Read the full paper.

In the second paper, coauthors Dr. Boggarapu Praphulla Chandra, Dr. Crystal McClure, JoAnne Mulligan, and Dr. Daniel Jaffe evaluated the use of dual-bed thermal desorption (TD) tubes with an auto-sampler to sample volatile organic compounds (VOCs). Their paper, “Optimization of a method for the detection of biomass-burning relevant VOCs in urban areas using thermal desorption gas chromatography mass spectrometry,” appeared in the journal Atmosphere in March. For this study, the authors utilized a portable, custom-made “suitcase” sampler, which they deployed in  Boise, ID, during the summer of 2019.

The sampler continuously collected samples of VOCs on the TD tubes for up to six days without the need for continuous on-site monitoring. The tubes were later transferred to the lab for analysis using thermal desorption gas chromatography mass spectrometry (TD-GC-MS) to detect VOCs.

Suitcase thermal desorption VOC auto-sampler 4-2020

(a) Internal view of the volatile organic compound (VOC) suitcase sampler; (b) Flow diagram of the VOC suitcase sampler; (c) Schematic diagram of the dual-bed TD tubes.

They found that “reactive and short-lived VOCs such as acetonitrile (a specific chemical tracer for biomass burning), acetone, n-pentane, isopentane, benzene, toluene, furan, acrolein, 2-butanone, 2,3-butanedione, methacrolein, 2,5- dimethylfuran, and furfural . . . can be quantified reproducibly with a total uncertainty of ≤30% between the collection and analysis, and with storage times of up to 15 days.”

Their research demonstrates the applicability of this flexible method for ambient VOC speciation and determining the influence of forest fire smoke. This sampling method offers a practical alternative for urban air quality monitoring sites because its portability does not require the installation of a complex and expensive instrument and its auto-sampling technique does not require continuous on-site monitoring.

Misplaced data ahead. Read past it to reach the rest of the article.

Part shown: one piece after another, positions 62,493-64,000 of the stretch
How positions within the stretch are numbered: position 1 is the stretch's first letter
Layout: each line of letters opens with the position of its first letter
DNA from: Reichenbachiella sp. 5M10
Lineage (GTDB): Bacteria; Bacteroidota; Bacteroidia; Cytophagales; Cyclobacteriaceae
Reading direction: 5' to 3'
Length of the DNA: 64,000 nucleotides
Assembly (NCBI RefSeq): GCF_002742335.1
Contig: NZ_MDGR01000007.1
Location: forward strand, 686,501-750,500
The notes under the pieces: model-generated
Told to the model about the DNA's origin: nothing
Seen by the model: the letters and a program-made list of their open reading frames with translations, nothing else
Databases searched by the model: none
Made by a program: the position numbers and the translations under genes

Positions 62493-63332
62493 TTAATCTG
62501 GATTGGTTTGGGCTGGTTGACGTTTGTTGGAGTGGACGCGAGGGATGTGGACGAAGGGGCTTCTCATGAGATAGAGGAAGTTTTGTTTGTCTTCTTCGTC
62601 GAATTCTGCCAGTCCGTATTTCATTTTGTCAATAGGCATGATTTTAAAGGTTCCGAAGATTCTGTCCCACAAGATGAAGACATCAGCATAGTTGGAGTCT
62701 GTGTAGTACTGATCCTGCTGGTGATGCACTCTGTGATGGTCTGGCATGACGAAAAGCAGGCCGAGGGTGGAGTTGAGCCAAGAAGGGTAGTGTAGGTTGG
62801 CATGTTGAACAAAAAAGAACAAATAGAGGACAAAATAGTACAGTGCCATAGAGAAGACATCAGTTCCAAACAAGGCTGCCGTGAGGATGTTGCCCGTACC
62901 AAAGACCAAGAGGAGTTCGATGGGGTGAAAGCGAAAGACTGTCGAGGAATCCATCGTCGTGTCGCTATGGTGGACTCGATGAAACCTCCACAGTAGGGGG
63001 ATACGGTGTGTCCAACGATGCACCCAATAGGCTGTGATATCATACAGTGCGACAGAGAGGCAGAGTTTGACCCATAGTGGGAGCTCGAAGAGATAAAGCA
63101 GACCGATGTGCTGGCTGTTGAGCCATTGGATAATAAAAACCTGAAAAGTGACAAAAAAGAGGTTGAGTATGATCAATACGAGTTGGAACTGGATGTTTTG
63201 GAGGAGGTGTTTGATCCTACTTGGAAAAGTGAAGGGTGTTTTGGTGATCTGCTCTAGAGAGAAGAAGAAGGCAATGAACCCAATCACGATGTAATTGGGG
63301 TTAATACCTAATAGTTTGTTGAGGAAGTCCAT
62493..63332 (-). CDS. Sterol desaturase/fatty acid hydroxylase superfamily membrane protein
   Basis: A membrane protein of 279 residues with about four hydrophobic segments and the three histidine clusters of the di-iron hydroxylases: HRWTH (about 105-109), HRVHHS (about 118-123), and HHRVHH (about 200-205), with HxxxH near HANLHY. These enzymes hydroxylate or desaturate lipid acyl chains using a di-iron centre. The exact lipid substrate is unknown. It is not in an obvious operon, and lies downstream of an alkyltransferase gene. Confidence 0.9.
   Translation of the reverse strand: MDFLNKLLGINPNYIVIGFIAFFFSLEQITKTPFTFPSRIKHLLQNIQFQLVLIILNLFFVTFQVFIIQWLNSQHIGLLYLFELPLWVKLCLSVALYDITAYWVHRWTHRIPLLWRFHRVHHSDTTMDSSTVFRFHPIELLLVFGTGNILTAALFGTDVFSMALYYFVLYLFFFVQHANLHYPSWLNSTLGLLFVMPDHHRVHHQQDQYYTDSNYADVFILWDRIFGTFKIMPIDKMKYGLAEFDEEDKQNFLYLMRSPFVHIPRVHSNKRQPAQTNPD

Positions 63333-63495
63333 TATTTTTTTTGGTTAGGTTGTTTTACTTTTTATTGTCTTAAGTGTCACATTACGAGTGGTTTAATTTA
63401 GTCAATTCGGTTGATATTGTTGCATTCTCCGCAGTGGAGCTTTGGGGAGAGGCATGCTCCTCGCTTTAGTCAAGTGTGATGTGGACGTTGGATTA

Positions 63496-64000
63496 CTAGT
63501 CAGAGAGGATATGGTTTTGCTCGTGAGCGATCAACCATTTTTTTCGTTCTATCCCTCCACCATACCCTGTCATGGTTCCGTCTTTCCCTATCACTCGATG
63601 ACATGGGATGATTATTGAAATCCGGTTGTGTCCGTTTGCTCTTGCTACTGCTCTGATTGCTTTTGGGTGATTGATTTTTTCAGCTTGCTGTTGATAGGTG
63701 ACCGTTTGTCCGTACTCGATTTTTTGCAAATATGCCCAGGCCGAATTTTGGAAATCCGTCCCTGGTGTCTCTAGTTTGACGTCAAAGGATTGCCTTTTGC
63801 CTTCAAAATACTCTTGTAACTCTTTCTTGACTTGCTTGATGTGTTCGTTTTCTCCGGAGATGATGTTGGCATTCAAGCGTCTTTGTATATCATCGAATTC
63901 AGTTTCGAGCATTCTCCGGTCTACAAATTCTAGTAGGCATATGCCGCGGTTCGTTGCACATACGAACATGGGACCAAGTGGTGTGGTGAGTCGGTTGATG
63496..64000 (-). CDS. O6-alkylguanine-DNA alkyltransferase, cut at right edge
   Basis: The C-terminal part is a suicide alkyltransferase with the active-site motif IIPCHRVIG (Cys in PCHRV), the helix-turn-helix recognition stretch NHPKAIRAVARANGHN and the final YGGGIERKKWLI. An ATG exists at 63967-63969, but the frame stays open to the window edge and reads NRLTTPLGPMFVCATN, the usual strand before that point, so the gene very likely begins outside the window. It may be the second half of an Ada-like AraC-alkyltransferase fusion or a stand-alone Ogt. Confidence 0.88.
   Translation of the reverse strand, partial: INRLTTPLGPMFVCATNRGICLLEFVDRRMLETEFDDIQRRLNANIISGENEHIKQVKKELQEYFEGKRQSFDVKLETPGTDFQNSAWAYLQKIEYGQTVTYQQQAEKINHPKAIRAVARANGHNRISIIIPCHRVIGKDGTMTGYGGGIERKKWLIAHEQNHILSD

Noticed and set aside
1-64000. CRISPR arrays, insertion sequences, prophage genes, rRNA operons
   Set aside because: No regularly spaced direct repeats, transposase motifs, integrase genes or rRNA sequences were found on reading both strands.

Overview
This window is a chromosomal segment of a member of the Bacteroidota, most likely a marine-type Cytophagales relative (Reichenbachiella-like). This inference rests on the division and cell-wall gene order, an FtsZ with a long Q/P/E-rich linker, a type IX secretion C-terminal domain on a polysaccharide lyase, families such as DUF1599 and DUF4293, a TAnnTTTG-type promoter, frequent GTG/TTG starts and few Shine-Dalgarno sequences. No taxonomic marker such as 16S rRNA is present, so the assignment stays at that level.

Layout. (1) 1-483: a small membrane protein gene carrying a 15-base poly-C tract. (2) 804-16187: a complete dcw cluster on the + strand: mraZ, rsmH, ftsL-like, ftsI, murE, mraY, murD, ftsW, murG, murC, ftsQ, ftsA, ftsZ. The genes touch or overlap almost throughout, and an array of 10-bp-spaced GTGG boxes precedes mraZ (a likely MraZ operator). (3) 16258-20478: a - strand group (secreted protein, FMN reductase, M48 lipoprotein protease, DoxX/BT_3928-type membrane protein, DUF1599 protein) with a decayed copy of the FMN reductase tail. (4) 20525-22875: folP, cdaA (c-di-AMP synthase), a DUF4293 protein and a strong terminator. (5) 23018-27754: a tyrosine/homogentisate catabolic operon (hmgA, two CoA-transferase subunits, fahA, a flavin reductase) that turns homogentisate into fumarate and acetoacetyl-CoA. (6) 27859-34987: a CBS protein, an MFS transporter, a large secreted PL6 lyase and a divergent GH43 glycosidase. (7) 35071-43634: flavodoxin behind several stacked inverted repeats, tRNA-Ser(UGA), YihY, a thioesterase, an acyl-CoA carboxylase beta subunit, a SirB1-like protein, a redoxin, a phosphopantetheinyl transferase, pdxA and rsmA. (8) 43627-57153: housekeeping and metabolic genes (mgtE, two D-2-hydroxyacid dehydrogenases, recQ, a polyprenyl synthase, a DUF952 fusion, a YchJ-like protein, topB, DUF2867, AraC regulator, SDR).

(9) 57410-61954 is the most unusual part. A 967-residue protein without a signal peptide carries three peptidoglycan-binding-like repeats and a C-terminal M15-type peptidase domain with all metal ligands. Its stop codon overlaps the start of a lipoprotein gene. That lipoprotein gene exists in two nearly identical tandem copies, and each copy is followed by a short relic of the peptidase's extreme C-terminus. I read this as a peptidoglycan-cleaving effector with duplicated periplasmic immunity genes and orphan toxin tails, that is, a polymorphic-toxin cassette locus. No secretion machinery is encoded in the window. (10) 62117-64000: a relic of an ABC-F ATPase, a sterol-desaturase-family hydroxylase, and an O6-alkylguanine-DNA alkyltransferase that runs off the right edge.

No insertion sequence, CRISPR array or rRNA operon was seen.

Read the full paper.

Wildfires are causing extreme PM in the western US

Wildfire smoke on 9/6/2017

Wildfire smoke covering the Pacific Northwest and British Columbia on September 6, 2017, from MODIS true color reflectance image. Red dots represent fire locations. Source: https://worldview.earthdata.nasa.gov.

New research by James Laing and Dan Jaffe shows how increases in wildfire smoke have impacted air quality in the western US. Their recent paper, published in the June 2019 issue of EM—The Magazine for Environmental Managers, describes the changing air quality picture for western states. Even though air quality in most of the US has improved in the last four decades, due in large part to the US Clean Air Act regulations, it is not improving in much of the western US. The reason for the decrease in air quality in western states is wildfire smoke.

In 2017 and 2018, wildfires caused the largest daily mean concentrations of fine particulate matter (PM2.5; particles with diameter less than 2.5 μm) ever measured at monitoring sites in the US. Some of the extreme PM2.5 events of 2017–2018 include the following:

  • Seeley Lake, Montana, September 6, 2017—Highest daily PM2.5 on record (642 μg/m3). In August-September 2017, there were 35 days with PM2.5 > 150 μg/m3 and 18 with PM2.5 > 250 μg/m3.
  • Ventura, California, December 6, 2017—PM2.5 of 557 μg/m3, with a two-week average concentration of 165 μg/m3.
  • Seattle, Washington, August 21, 2018—Highest daily PM2.5 ever recorded in Seattle (110 μg/m3).
  • Medford, Oregon, September 6, 2017—Highest daily PM2.5 ever recorded in Medford (268 μg/m3), and eight days over 100 μg/m3 in 2017.